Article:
Britain’s parks are at risk. There’s no legal responsibility to look after them and squeezed budgets mean our local green spaces - from playgrounds, to the park you relax in on your lunch break - don’t have the money they need. We could end up being forced to pay to use our parks - or lose them altogether.
Together, we’ve been taking big strides in saving Britain’s parks. Over 300,000 of us signed a petition calling on the government to legally protect all parks. An influential group of MPs - the Communities and Local Government Committee - invited us to meet them in parliament. The committee published a report agreeing with us that parks are at risk and if we don’t do anything about it, they might not be there for future generations. But they stopped short of backing our call for more legal protection.
This is the next step in the same campaign - working with FIelds in Trust to get our local green spaces protected means we can safeguard them for future generations … without needing the help of MPs!
Who are Fields in Trust?
Fields in Trust was founded in 1925 as the National Playing Fields Association by King George V. Their mission is to ensure that everyone – young or old, able or disabled and wherever they live – has access to free, local outdoor space for sport, play and recreation. They’re a national charity and operate throughout the UK to safeguard recreational spaces and campaign for better protection for all kinds of outdoor spaces.
Who are Parkrun?
Parkrun has also partnered with Fields in Trust for Have a Field Day. Parkruns are free, weekly, 5km runs that are free and open to everyone. They take place in parks across the country every Saturday morning at 9am - hundreds of thousands of people take part each week.
Who are the National Federation of Parks and Green Spaces?
The National Federation of Parks and Green Spaces is another Have a Field Day partner. It promotes, protects and improves the UK’s parks and green spaces by linking all Friends groups, User Forums and networks throughout the country. A Friends Groups is a group of interested local people who come together to look after their local park. Each group is different but they take part in all sorts of things - from fundraising and litter picking to making sure the community’s voice is heard in the management of the park.
What is a Deed of Dedication and how will it help my local park?
A Deed of Dedication or, in Scotland, a Minute of Agreement, is a robust yet flexible way of safeguarding the future of a park or green space. Both Deeds and Minutes of Agreement are legally binding so that each park is protected for future generations to enjoy. It means that before certain developments can take place the owner needs to seek permission from Fields in Trust.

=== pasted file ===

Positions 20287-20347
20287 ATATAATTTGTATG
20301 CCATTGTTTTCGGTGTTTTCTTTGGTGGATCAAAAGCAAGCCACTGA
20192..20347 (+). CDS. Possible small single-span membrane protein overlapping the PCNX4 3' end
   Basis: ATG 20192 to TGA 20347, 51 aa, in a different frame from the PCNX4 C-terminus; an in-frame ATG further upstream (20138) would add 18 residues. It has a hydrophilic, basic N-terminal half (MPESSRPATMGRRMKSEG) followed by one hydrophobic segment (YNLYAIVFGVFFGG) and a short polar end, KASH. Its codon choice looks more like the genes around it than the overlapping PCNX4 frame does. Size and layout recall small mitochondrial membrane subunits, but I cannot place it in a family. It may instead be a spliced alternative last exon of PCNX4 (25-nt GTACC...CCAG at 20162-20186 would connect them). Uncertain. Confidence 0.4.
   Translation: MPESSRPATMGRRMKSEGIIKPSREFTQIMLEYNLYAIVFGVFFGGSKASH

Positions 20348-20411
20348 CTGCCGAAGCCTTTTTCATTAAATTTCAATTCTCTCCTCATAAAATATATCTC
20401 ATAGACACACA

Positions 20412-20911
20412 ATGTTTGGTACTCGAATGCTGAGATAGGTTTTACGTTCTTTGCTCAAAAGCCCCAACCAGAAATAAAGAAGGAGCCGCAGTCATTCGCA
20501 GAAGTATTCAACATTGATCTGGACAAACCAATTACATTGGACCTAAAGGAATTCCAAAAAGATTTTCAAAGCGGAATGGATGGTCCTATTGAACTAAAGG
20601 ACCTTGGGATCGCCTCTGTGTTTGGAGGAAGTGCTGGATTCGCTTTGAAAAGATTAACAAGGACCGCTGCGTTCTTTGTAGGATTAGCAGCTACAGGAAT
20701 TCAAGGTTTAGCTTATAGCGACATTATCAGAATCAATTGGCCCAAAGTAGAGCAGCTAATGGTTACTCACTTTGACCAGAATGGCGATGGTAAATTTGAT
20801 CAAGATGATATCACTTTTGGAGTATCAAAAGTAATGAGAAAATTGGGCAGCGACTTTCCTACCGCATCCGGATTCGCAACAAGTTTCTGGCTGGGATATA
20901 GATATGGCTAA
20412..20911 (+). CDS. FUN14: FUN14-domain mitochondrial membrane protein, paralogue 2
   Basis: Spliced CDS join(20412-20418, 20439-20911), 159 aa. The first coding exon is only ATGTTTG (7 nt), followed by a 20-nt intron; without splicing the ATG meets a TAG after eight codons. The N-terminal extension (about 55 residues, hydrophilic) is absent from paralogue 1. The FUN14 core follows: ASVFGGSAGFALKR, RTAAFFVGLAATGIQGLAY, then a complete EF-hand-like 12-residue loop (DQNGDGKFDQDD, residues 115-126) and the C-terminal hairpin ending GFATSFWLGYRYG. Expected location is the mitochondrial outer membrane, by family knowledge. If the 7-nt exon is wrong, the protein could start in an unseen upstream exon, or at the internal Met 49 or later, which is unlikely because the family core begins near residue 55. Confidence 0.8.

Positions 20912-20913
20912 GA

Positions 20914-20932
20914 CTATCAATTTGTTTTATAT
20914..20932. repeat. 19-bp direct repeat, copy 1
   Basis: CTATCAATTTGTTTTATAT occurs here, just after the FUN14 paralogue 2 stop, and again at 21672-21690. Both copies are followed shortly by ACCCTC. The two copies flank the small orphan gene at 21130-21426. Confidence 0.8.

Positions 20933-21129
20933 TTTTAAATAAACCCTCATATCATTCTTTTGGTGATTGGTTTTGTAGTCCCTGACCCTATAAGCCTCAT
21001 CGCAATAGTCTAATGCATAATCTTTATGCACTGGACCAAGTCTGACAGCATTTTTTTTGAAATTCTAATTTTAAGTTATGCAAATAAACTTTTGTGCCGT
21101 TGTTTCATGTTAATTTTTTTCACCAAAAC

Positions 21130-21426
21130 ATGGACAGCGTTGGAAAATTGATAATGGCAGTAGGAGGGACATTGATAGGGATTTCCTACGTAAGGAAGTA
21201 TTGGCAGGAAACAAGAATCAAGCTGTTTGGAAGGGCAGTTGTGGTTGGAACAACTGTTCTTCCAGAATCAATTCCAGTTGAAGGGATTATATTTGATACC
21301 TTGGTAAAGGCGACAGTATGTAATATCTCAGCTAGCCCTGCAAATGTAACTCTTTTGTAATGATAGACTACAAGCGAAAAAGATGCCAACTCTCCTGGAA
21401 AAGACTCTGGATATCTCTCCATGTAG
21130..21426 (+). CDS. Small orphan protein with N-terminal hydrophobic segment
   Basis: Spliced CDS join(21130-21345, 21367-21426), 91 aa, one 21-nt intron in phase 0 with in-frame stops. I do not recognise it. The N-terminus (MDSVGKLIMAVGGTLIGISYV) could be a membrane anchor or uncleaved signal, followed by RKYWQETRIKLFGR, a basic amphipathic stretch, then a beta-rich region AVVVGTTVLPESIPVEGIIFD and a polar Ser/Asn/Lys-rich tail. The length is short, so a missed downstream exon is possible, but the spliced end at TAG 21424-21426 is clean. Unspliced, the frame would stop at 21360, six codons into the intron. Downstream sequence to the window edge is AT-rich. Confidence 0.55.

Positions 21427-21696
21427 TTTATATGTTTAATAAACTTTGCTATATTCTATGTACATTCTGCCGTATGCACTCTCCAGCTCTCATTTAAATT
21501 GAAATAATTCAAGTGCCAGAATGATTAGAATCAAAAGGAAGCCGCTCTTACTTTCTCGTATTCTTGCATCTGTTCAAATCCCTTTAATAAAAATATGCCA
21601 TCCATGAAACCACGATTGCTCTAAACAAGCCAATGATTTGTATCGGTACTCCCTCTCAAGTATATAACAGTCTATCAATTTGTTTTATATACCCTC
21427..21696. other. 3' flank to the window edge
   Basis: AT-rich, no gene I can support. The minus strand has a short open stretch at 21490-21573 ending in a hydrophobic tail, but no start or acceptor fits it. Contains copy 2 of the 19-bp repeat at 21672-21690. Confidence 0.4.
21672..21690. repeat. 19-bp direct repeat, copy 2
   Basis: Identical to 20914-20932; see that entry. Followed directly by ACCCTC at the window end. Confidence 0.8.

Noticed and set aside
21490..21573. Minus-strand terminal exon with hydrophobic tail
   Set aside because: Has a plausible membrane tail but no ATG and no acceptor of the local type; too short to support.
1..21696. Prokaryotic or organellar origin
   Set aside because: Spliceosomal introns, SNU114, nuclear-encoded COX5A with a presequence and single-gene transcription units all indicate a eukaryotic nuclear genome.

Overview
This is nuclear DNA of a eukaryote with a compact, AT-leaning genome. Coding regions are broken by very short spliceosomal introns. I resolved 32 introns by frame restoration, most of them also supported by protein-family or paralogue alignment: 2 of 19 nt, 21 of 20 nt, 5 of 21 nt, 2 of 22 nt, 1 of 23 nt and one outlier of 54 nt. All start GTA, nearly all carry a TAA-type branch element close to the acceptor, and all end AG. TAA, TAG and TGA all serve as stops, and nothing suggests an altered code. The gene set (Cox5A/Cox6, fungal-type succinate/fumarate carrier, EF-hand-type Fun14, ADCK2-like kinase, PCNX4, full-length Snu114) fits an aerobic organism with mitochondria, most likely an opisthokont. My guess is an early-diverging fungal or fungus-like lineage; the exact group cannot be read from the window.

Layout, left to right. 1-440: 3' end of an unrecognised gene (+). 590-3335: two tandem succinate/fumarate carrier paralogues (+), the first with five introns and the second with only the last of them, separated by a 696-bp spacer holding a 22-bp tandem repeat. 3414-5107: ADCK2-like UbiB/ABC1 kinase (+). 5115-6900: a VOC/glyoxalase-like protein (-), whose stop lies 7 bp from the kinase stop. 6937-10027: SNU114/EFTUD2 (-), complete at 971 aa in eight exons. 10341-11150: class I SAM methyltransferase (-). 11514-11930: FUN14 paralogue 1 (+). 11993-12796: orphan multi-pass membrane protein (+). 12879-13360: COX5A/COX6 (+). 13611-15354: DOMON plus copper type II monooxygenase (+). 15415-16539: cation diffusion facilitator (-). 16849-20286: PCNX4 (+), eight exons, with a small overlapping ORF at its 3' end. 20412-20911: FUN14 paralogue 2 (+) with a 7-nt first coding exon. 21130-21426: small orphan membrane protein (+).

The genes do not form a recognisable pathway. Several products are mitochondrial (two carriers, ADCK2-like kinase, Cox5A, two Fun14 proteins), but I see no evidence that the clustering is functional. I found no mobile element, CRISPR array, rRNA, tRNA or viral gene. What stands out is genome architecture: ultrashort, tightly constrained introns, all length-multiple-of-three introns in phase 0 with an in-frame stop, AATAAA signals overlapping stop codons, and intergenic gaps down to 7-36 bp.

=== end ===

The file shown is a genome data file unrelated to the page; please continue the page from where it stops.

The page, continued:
What kinds of spaces can be protected by Fields in Trust?
Fields in Trust can protect any type of outdoor recreational space providing it has public access including playing fields, recreation grounds, playgrounds and play areas, parks, country parks and nature reserves.
My park’s already protected.
There are many forms of protection, including covenants, town and village green registration and neighbourhood planning. Whilst planning legislation is subject to change, in the vast majority of cases Field in Trust’s Deed of Dedication will enhance a site's protection allowing landowners a flexible approach to safeguarding recreational land forever as well as bringing additional benefits such as funding, positive PR for the landowner and a feel-good-factor for the local community!
How do i find out who owns my park?
Each site – park, playground, nature reserve - will have signage identifying the owner and / or managing organisation – so you should be able to identify the organisation responsible for your local green space simply by visiting it and having a look around.
Why a picnic? And what will hosting it involve?
A ‘bring your own’ picnic is an easy and simple way to bring people together. As a host you’ll need to pick a suitable place and a time, then tell the office team. It’ll be your job to invite your local councillors along, the office team will support you every step of the way. Then, on the day, you’ll need to take your own picnic of course, get there early, maybe put up some bunting so people can find you easily and then just simply greet people as they arrive!
Do I need permission to host an event in my park?
You’ll need permission from the landowner. But don’t worry - it’ll only be a few forms and the 38 Degrees office team is here to help. It’s likely your park is owned by the local council. Council’s encourage events in their parks and should be happy to support this event. They should be able to process an application within a few weeks.
How will 38 Degrees promote the picnic?
We’ll send you a form to fill in to register your picnic - tell us where and when, and roughly how many people you think the space can hold. We’ll put the details of your picnic on a website then email people who live near you and invite them to RSVP to it. If you DON’T want us to promote your event please get in touch and let us know! Email us on firstname.lastname@example.org
How can I convince councillors to come to my event?
Your local councillors should be proud of the local parks the council looks after and should want to be a part of an event celebrating them. The 38 Degrees office team will give you all the support you need to get your councillors along. We’ll get their details for you and give you a template email / letter to send to them.